House conservatives want ethics probe into Dems' handling of Kavanaugh allegations

House conservatives want ethics probe into Dems' handling of Kavanaugh allegations
© Anna Moneymaker

A group of House conservatives is pushing the House and Senate Ethics committees to launch investigations into Sen. Dianne FeinsteinDianne Emiel FeinsteinThe Hill's Morning Report — Shutdown fallout — economic distress Feinstein grappling with vote on AG nominee Barr 5 takeaways from Barr’s testimony MORE’s (D-Calif.) handling of Christine Blasey Ford’s letter detailing her sexual assault allegations against Supreme Court nominee Brett Kavanaugh.

In letters sent to Sens. Johnny IsaksonJohn (Johnny) Hardy IsaksonOn The Money: Shutdown Day 27 | Trump fires back at Pelosi by canceling her foreign travel | Dems blast 'petty' move | Trump also cancels delegation to Davos | House votes to disapprove of Trump lifting Russia sanction Leaders nix recess with no shutdown deal in sight Senators offer measure naming Saudi crown prince 'responsible' for Khashoggi slaying MORE (R-Ga.) and Christopher CoonsChristopher (Chris) Andrew CoonsOvernight Defense: Trump unveils new missile defense plan | Dems express alarm | Shutdown hits Day 27 | Trump cancels Pelosi foreign trip | Senators offer bill to prevent NATO withdrawal McConnell blocks bill to reopen most of government Bipartisan senators reintroduce bill to prevent Trump from withdrawing from NATO MORE (D-Del.) and Reps. Susan BrooksSusan Wiant BrooksHere are the lawmakers who will forfeit their salaries during the shutdown GOP rep says government needs to help telecom industry invest in 5G GOP struggles to find right Republican for Rules MORE (R-Ind.) and Ted DeutchTheodore (Ted) Eliot DeutchOvernight Energy: Senators introduce bipartisan carbon tax bill | House climate panel unlikely to have subpoena power | Trump officials share plan to prevent lead poisoning Flake to co-introduce bipartisan climate bill House Dems talking more about impeaching Trump MORE (D-Fla.) — the chairs and ranking members of their respective panels — the lawmakers argued it’s pivotal they find out how Ford’s confidential letter was leaked and why it was hidden from the majority staff of the Senate Judiciary Committee.

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“Dr. Ford testified that she delivered a letter to Rep. Eshoo who forwarded it to Senator Feinstein on July 30, 2018 detailing allegations against Judge Brett Kavanaugh,” the letter reads. “In that letter, Dr. Ford asked that her identity remain confidential. The next day, Senator Feinstein confirmed that she would not share Dr. Ford’s letter without her explicit consent. On September 12, 2018, The Intercept reported on the existence of the letter – a fact that was known only to Dr. Ford, Representative Eshoo, and Senator Feinstein. On September 13, 2018, Senator Feinstein referred the letter to the FBI.”

The group, led by Rep. Andy Biggs (R-Ariz.), noted Feinstein said she didn’t disclose Ford’s letter to Senate Judiciary Committee Chairman Chuck GrassleyCharles (Chuck) Ernest GrassleySenate Republicans eye rules change to speed Trump nominees IRS shutdown plan fails to quell worries Overnight Health Care: Dem chair plans hearing on Medicare for all | Senate GOP talks drug prices with Trump health chief | PhRMA CEO hopeful Trump reverses course on controversial pricing proposal MORE (R-Iowa) because Ford requested it remain private.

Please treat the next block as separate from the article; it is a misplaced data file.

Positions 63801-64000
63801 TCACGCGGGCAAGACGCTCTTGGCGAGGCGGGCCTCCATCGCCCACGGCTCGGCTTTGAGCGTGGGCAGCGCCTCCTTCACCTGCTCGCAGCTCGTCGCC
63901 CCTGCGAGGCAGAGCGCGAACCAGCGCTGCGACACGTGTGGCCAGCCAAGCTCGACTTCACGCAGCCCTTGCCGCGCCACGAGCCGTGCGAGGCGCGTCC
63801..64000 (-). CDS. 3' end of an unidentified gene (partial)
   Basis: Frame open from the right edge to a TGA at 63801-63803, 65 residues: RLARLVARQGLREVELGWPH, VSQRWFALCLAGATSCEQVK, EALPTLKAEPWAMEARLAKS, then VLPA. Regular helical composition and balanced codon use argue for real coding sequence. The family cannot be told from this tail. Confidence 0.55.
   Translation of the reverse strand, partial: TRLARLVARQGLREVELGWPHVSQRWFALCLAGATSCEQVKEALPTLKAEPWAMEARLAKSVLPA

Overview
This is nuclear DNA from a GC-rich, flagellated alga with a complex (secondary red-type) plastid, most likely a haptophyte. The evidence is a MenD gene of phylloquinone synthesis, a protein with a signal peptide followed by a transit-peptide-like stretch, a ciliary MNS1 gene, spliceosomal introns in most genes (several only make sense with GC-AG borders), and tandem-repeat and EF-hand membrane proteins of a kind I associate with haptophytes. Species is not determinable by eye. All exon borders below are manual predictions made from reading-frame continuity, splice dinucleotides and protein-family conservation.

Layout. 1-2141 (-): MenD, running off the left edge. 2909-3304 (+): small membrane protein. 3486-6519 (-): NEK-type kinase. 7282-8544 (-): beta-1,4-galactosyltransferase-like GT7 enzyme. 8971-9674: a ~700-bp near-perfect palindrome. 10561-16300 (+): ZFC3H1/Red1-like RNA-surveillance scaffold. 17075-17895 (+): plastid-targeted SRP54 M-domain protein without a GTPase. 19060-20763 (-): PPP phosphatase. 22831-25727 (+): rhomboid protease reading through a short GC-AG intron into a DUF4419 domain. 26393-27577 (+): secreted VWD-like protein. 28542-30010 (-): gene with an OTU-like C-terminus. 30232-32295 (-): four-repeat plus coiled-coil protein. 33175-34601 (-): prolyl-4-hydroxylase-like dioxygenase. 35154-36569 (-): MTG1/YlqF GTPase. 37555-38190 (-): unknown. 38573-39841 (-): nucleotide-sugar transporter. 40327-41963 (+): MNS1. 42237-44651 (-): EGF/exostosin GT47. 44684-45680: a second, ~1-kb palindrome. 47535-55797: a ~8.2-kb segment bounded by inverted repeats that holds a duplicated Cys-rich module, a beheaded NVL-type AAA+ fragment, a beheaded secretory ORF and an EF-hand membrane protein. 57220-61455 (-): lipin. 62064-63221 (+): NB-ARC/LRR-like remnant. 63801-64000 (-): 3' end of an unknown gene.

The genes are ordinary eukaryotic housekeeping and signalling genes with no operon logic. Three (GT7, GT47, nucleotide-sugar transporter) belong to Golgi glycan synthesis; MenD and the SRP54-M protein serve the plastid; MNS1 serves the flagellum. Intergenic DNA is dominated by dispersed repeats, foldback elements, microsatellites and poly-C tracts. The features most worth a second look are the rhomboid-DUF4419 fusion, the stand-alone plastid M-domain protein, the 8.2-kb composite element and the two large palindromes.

“Leaking Dr. Ford’s letter was a cynically political act that is damaging to the credibility of the United States Congress. Deliberately outing Dr. Ford without her consent may have a lasting impact on women’s willingness to report future assaults,” they continued.

“Democratic members of Congress and their staffs placed political expediency above the wishes of Dr. Ford. For these reasons, I am calling for an immediate ethics investigation to identify the individuals who are responsible for this breach and take appropriate action.”

In addition to Biggs, GOP Reps. Steve KingSteven (Steve) Arnold KingSteve King's primary challenger raises more than 0k in first 10 days of campaign GOP can't excommunicate King and ignore Trump playing to white supremacy and racism Iowa newspaper apologizes for endorsing Steve King, calls for resignation MORE (Iowa), Jeff DuncanJeffrey (Jeff) Darren DuncanHouse conservatives want ethics probe into Dems' handling of Kavanaugh allegations Bipartisan group of lawmakers offer bill to provide certainty following online sales tax ruling Conservatives blame McCarthy for Twitter getting before favorable committee MORE (S.C.), Bob GibbsRobert (Bob) Brian GibbsHouse conservatives want ethics probe into Dems' handling of Kavanaugh allegations Judge rules against Trump attempt to delay Obama water rule House Dems add five candidates to ‘Red to Blue’ program MORE (Ohio), Ralph NormanRalph Warren NormanSouth Carolina New Members 2019 House conservatives want ethics probe into Dems' handling of Kavanaugh allegations Milwaukee County GOP mocks Kavanaugh accusation, says Ginsburg claimed Lincoln 'grabbed my ass' MORE (S.C.), Rod Blum (Iowa) and Louie GohmertLouis (Louie) Buller GohmertThe Memo: Trump veers between hard-liner, dealmaker on shutdown Gohmert to 'Fox & Friends': Extend shutdown for wall 'until hell freezes over' DHS secretary: Mary and Joseph would have been eligible for asylum MORE (Texas) signed on to the letter.

Republicans in both chambers have been highly critical of Democrats handling of the allegations, arguing Democrats withheld the information until the eleventh hour.

A Senate vote on Kavanaugh's confirmation has been delayed by one week while the FBI investigates sexual misconduct allegations leveled against him by Ford and other women. 

He has denied all the accusations.